\begin{aligned}((a+I) \cdot (b+I)) \cdot (c+I) &= (ab+I) \cdot (c+I)\\ &= abc + I\\ &= (a+I) \cdot ((b+I) \cdot (c+I))\end{aligned}

Then $$\cdot$$ is associative.

\begin{aligned}((a+I) + (b+I)) \cdot (c+I) &= (a+b+I) \cdot (c+I)\\ &= (a+b)c + I\\ &= (c+I) \cdot ((a+I) + (b+I))\end{aligned}

The distributive law then holds. It follows that $$(R/I,+,\cdot)$$ is a ring.

For $$a+I,b+I \in R/I$$ where $$a,b \in R$$, we have

$$\varphi (ab) =ab+I = (a+I) \cdot (b+I) =\varphi(a) \cdot \varphi(b)$$

As a result, $$\varphi$$ is a ring homomorphism.

Update: To remove any confusion arising from different definitions of the same concept, I include ones that are utilized in my textbook.

1. A pair $$(G,\odot)$$ consisting of a nonempty set $$G$$ and an operation $$\odot$$ is called a group if the following holds:

(G1) $$\odot$$ is associative.

(G2) $$\odot$$ has an identity element e.

(G3) Each $$g \in G$$ has an inverse $$g^\flat \in G$$ such that $$g \odot g^\flat = g^\flat \odot g=e$$.

1. Let $$(G,\odot)$$be a group and $$H$$ is a nonempty subset of $$G$$ that satisfies

(SG1) $$H \odot H \subseteq H$$.

(SG1) $$h^\flat \in H$$ for all $$h \in H$$.

then $$(H, \odot)$$ is itself a group and is called a subgroup of $$G$$.

1. A triple $$(R,+,\cdot)$$ consisting of a nonempty set $$R$$ and operations, addition $$+$$ and multiplication $$\cdot$$, is called a ring if

(R1) $$(R,+)$$ is an Abelian group.

(R2) $$\cdot$$ is associative.

(R3) The distributive law holds: $$(a+b) \cdot c=a \cdot c+b \cdot c \text{ and } c \cdot(a+b)=c \cdot a+c \cdot b \text{ for all } a, b, c \in R$$

1. Suppose $$R$$ is a ring and $$S$$ is a nonempty subset of $$R$$ that satisfies the following:

(SR1) $$(S,+)$$ is a subgroup of $$(R,+)$$.

(SR2) $$S \cdot S \subseteq S$$.

Then $$S$$ is itself a ring, a subring of $$R$$, and $$R$$ is called an overring of $$S$$.

1. Let $$(R,+,\cdot)$$ be a ring. A subring $$I$$ is called an ideal of $$R$$ if $$R \cdot I = I \cdot R = I$$. An ideal is proper if it is a proper subset of $$R$$.

2. $$(K,+,\cdot)$$ is called a field if the following are satisfied:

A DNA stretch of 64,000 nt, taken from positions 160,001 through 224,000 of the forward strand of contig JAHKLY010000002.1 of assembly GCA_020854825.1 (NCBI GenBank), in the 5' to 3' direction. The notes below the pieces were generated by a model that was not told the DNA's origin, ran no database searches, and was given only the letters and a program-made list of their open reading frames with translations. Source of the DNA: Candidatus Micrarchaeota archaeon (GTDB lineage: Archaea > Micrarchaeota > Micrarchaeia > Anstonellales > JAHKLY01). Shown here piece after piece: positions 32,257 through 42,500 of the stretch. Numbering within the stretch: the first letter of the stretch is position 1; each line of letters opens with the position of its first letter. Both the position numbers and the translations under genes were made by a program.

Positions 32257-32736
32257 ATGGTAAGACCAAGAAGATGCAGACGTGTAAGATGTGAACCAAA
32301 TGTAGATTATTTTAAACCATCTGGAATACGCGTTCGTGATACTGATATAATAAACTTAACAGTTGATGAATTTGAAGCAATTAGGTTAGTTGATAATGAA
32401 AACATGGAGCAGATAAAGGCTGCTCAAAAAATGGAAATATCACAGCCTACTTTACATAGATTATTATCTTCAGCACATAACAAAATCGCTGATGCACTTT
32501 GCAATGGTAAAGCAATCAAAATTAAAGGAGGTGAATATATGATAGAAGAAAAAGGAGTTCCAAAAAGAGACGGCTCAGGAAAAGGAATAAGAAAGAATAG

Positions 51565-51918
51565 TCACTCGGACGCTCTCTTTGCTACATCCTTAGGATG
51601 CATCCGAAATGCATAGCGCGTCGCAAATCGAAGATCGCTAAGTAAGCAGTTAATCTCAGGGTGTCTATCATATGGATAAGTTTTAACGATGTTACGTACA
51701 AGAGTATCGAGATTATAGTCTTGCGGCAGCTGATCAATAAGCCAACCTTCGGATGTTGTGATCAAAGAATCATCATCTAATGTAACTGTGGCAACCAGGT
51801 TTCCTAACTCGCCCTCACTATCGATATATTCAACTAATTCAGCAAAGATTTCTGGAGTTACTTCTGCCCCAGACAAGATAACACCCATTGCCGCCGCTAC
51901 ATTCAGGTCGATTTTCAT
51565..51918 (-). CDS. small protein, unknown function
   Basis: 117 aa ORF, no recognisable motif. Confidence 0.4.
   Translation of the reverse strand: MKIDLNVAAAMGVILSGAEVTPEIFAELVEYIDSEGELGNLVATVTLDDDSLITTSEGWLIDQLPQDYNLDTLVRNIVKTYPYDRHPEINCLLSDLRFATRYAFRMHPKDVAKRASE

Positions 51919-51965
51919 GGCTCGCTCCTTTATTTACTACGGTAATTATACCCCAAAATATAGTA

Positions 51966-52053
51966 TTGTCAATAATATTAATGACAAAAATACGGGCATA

(F1) $$(K,+,\cdot)$$ is a commutative ring with unity.

(F2) $$0 \neq 1$$.

(F3) $$(K - \{0\},\cdot)$$ is an Abelian group.

In 5, the most important part is to check that addition and multiplication are well defined on $$R / I$$ - that if $$a + I = b + I$$ and $$c + I = d + I$$ then $$(a + I) + (b + I) = (c + I) + (d + I)$$ and $$(a + I) \cdot (b + I) = (c + I) \cdot (d + I)$$.
For addition: if $$x \in (a + I) + (b + I)$$ then $$x = a + u + b + v$$ for some $$u,v \in I$$. If $$a + I = c + I$$ and $$b + I = d + I$$ then $$a + p = c + q$$ for some $$p, q \in I$$, and so $$a = c + \alpha$$ for some $$\alpha \in I$$, analogously $$b = d + \beta$$. Then $$x = c + (\alpha + u) + d + (\beta + v)$$. As $$I$$ is closed under addition, $$\alpha + u \in I$$ and $$\beta + v \in I$$, so $$x \in (c + I) + (d + I)$$. Can you make similar prove to addition? (this is where you need $$I$$ to be an ideal and not just a subring)
Other parts are correct, but can be shortened. I think it will be useful to prove that you don't need to prove ideal be subring: any subset $$I$$ that is additive subgroup s.t. $$IR\subseteq I$$ and $$RI \subseteq I$$ is automatically a subring.
You also don't actually need unity in $$R$$ in 3 and 4. For example, in $$4$$, to show $$RI \subseteq I$$ we can simply use $$R\cdot I = R\cdot (\cap I_j)$$ (definition), $$R\cdot (\cap I_j) \subseteq \cap (R \cdot I_j)$$ (general property: $$f(X, \cap Y_i) \subseteq \cap f(X, Y_i)$$ and $$\cap (R \cdot I_j) \subseteq \cap I_j$$ (all $$I_j$$ are ideals).